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  • Writer's pictureAndy Ross

The Last Picture Show

One of the blind spots in my movie-watching lexicon is the work of the late, great director Peter Bogdanovich. Last year I talked about The Criterion Collection’s fantastic release of Bogdanovich’s first film, “Targets.” Again, Criterion has dipped into Bogdanovich’s filmography with the movie he made after “Targets” and his first big success as a filmmaker, 1971’s “The Last Picture Show.”

Based on Larry McMurtry’s novel of the same name, who also co-wrote the screenplay with Bogdanovich, “The Last Picture Show” is a portrait of three teenagers in a small and dying Texas town in the early 1950s. The three leads are all played by then relatively unknown actors, Timothy Bottoms, Jeff Bridges, and Cybil Shepherd in her first movie. I was excited to see “Picture Show” for the first time, given its long-standing reputation as one of the great American movies and a cornerstone of the American “new wave” of the 1970s.

I watched the movie two days ago and I’ve been sitting with it ever since. I’ve been thinking about it. The film is a stunning work of filmmaking, with truly incredible performances from all involved, and the amazing Cloris Leachman who deserved the Oscar she won for her performance as the neglected wife of the high school football coach. There were aspects of “The Last Picture Show” that did hit a little close to home. The longing and desire to escape your hometown while also trying to figure out who you are.

Shot in breathtaking Black and White, the stark and bleak landscapes of the film really stand out. Right from the opening shot of a desolate and decaying main street with the sight and sound of a wind that you can feel the cold from, the film truly creates a stunning landscape of quiet desperation and heartbreaks. This 4K UHD edition of “The Last Picture Show,” which has the film in Dolby Vision grading for high dynamic range, only goes to show one thing. There is something that we lost when black-and-white filmmaking faded away.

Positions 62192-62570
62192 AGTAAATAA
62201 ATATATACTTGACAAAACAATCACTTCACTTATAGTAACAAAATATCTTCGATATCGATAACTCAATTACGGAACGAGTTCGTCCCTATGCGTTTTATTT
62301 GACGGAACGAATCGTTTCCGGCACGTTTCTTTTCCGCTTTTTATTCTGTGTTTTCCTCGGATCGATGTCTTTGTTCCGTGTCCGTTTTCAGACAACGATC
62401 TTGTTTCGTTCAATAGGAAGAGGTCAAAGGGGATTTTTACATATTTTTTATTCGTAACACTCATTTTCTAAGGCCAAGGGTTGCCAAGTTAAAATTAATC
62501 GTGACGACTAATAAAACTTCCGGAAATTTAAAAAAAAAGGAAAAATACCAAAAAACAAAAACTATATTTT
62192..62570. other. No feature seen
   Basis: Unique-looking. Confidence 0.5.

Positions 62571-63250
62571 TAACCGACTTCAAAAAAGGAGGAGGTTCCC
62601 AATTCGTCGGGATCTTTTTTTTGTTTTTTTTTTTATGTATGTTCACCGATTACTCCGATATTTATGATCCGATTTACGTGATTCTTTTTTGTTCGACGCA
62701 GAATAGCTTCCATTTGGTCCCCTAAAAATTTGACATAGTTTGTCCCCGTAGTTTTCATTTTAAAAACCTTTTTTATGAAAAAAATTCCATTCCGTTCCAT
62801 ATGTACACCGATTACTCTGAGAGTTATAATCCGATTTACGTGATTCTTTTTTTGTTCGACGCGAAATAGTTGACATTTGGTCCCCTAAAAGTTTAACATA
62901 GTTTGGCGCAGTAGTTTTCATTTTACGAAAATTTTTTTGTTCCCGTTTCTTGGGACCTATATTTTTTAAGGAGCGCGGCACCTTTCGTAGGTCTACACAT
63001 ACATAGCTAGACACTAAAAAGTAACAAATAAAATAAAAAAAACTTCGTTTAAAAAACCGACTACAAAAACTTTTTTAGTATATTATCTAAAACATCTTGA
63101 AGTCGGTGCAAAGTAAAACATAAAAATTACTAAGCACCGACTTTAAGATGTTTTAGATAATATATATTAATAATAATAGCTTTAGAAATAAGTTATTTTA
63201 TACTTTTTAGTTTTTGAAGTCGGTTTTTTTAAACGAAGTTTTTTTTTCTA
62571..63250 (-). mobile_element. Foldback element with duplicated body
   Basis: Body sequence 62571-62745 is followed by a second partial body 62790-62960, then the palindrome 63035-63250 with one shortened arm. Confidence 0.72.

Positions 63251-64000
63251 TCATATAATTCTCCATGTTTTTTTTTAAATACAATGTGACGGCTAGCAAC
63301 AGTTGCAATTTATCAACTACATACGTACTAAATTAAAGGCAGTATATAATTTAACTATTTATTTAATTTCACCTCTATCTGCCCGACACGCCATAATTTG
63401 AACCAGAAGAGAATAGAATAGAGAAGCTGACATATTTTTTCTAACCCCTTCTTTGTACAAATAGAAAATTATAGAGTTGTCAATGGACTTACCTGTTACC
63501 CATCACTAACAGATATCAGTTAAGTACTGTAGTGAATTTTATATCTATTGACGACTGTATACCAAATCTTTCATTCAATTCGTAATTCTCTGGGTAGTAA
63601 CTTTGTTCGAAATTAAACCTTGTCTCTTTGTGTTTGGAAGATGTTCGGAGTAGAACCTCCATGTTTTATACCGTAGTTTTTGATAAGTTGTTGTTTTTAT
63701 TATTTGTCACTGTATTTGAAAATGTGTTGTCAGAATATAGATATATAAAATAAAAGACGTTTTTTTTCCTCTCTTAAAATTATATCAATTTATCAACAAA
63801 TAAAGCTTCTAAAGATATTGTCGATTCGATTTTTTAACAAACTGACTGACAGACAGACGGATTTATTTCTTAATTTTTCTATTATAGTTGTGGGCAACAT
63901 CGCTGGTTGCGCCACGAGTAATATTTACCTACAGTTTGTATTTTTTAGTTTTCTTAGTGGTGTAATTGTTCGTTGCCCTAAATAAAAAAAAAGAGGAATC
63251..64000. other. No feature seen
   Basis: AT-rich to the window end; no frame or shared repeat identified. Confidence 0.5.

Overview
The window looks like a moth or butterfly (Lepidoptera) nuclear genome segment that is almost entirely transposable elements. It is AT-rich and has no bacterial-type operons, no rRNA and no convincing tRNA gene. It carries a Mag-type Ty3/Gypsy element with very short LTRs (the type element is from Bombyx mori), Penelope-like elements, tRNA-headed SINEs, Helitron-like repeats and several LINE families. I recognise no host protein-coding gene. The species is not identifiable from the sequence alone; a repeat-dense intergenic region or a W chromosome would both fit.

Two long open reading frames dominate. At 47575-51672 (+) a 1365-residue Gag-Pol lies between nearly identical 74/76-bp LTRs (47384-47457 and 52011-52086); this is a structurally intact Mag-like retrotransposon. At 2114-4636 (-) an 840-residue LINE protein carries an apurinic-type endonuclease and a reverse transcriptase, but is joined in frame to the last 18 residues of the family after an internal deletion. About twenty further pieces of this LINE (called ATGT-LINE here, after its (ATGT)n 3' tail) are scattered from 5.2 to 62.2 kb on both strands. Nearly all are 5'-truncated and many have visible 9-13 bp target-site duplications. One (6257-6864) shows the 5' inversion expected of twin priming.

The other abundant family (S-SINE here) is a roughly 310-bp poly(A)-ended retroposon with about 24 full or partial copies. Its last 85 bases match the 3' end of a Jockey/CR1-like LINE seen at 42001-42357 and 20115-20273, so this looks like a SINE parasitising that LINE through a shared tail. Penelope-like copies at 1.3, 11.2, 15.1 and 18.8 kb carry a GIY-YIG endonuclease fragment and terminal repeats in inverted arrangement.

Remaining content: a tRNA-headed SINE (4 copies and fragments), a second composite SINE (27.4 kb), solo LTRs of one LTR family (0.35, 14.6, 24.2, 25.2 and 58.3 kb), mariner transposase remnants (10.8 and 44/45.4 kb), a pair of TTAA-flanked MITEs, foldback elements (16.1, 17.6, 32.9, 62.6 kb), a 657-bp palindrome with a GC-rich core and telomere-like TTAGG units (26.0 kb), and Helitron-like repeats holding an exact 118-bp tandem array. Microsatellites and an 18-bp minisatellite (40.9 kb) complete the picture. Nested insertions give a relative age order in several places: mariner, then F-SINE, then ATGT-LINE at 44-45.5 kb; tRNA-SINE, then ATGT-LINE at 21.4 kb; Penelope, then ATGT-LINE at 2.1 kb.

Bogdanovich passed away last year, so we don’t have him to approve this new 4K UHD/blu-ray combo edition from The Criterion Collection, but nonetheless, I think he’d be pleased. The 4K, Dolby Vision master was created from a 4K wet gate scan of the 35mm original camera negative. “Wet gate” scanning is a fascinating process in which the film is gently treated with a special liquid which makes scratches on the film stock disappear when light hits the frame.

This is an amazing-looking image, I was downright shocked by how a film that is over 50 years old, at times, looked like it was made yesterday. The image is beautiful, with a dynamic depth of field and a very nice layer of natural film grain. The included blu-ray of “The Last Picture Show” doesn’t use the 4K master, but a 2009 HD master scan that was approved by Peter Bogdanovich. It looks quite good too, as the blu-ray is where the bulk of the bonus material lies.

We start with two audio commentaries. The first features Bogdanovich with actors Shepherd, Bridges, Randy Quaid, and Leachman. This was recorded in 1991 for a Criterion laserdisc release. The second commentary is from a 2009 release of the film, featuring Bogdanovich alone. Three making-of features of the film from around 2009 are included as well. We also have screen tests, location footage, and trailers. Plus, we get French filmmaker Francois Truffaut talking about New Hollywood in 1972.

This is all great material and makes this the definitive release of the film on home video. Adding to this is a wonderful bonus, the 1990 follow-up to the movie “Texasville,” presented on its own disc in both the color theatrical cut and Bogdanovic’s black and white director’s cut. This is a stunning, impressive three-disc release from The Criterion Collection, and an absolute must-own for any home video library. It all comes highly recommended. See you next week.


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